Colon Cancer: 5 Proven Methods Of Prevention

Colon cancer is the third most common cancer in the US today with just under 150,000 new cases diagnosed every year. In addition, each year sees over 50,000 people lose their lives to the illness. But why do people get it? Is there a particular type of person who is at risk? Are there steps you can take to prevent it? In this article we’ll discuss 5 methods that can used successfully to prevent this disease.

1. Lose Weight.

Obesity is associated with a greater risk of developing colon cancer. In studies it was found that the condition occurs much more frequently in those who are obese compared to those who have a healthy weight. A recent study published in the journal “Gut” showed twice the rate of colon cancer in obese women, as compared to their slimmer sisters. An increased risk is present in men who have a BMI over 30. Abdominal obesity is also thought to be a specific risk factor.

2. Attend regular screenings.

Without a doubt, attending regular colon cancer screenings reduces the risk of developing this illness. Screening allows for the early detection of polyps – these are little, fleshy, bulb-like growths in the colon that often lead to cancer. If doctors can detect these early, and remove them, it significantly lowers a person’s risk of developing the disease.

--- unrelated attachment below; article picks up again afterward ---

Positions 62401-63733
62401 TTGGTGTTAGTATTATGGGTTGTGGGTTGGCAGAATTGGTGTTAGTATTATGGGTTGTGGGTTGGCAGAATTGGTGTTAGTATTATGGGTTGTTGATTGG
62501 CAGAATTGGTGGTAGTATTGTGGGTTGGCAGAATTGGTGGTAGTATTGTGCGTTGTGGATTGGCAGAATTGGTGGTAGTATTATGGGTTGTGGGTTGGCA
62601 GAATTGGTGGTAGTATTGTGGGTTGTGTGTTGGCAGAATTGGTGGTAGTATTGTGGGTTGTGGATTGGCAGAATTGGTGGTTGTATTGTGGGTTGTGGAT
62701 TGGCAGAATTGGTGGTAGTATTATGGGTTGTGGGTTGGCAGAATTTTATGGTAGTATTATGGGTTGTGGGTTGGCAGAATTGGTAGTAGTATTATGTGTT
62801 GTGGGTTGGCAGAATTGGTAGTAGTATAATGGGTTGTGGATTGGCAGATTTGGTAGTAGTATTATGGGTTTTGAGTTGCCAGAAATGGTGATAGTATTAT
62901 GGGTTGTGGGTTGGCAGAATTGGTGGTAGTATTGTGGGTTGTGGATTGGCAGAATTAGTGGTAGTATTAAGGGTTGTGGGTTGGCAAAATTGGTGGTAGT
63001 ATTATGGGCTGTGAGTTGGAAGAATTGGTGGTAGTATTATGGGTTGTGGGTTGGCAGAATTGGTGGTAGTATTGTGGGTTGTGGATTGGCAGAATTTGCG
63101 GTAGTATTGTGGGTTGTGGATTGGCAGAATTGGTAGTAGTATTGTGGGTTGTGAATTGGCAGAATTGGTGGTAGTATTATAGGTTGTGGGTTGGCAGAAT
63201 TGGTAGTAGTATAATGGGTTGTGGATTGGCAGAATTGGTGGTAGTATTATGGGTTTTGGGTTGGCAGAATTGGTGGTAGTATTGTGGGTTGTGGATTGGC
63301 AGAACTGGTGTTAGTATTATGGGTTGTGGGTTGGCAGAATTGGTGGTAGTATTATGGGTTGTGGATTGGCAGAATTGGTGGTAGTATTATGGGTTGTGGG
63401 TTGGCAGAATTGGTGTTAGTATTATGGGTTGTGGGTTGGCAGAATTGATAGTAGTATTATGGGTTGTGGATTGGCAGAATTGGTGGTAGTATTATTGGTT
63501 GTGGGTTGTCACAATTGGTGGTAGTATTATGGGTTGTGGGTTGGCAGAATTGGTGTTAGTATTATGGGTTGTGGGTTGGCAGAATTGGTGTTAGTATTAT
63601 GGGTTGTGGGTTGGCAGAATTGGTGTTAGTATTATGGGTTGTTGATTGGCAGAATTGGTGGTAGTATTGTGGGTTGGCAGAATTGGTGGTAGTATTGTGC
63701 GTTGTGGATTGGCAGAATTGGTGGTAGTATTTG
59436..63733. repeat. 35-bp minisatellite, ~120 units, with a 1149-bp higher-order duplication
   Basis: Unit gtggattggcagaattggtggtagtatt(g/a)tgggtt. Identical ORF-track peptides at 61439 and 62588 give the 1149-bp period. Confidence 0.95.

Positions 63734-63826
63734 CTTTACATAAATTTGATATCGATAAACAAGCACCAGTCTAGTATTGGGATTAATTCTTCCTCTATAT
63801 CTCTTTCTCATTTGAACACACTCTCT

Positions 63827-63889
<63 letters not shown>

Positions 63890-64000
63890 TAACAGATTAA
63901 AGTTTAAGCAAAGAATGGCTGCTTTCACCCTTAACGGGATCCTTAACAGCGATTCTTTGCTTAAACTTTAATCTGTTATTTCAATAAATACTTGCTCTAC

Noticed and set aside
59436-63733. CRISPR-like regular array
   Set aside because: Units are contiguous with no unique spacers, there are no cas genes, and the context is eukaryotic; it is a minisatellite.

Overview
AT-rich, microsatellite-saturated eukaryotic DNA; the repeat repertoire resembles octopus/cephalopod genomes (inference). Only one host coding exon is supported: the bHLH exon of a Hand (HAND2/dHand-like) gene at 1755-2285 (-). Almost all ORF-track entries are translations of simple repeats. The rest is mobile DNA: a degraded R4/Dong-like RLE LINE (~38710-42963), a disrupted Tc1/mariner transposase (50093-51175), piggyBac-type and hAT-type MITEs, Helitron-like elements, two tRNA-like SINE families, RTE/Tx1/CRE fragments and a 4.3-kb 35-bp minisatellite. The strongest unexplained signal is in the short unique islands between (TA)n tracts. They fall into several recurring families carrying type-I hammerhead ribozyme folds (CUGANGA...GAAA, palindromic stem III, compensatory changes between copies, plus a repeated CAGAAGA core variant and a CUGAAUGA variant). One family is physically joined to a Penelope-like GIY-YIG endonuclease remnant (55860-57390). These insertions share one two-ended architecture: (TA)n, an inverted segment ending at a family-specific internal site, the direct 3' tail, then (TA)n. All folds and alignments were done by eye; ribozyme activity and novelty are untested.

3. Be aware of the “Age factor”.

Age is a big factor in colon cancer as more than 90% of people diagnosed are 50 years or older. If you are over 50, making time for regular colon cancer screening is essential, to enable doctors detect the presence of colon polyps at an early stage. Polyps are an early and harmless form of the disease.

4. Eat a healthy diet.

With a poor diet such as one with low fiber, high cholesterol, fat, and sugary food the incidence of colon cancer is higher. Low dietary fiber in particular, is associated with this, and other forms of bowel disease.

5. Avoid Smoking.

Cigarette smoke is well known to contain carcinogenic chemicals and is associated with cancer. Smoking increases the sizes of polyps in the colon – in particular adenomatous polyps, the dangerous kind. Research shows, that the larger the size of the polyp, the greater the chance of developing colon cancer. Numerous studies (including one by Harvard) have shown a link between colon cancer and smoking.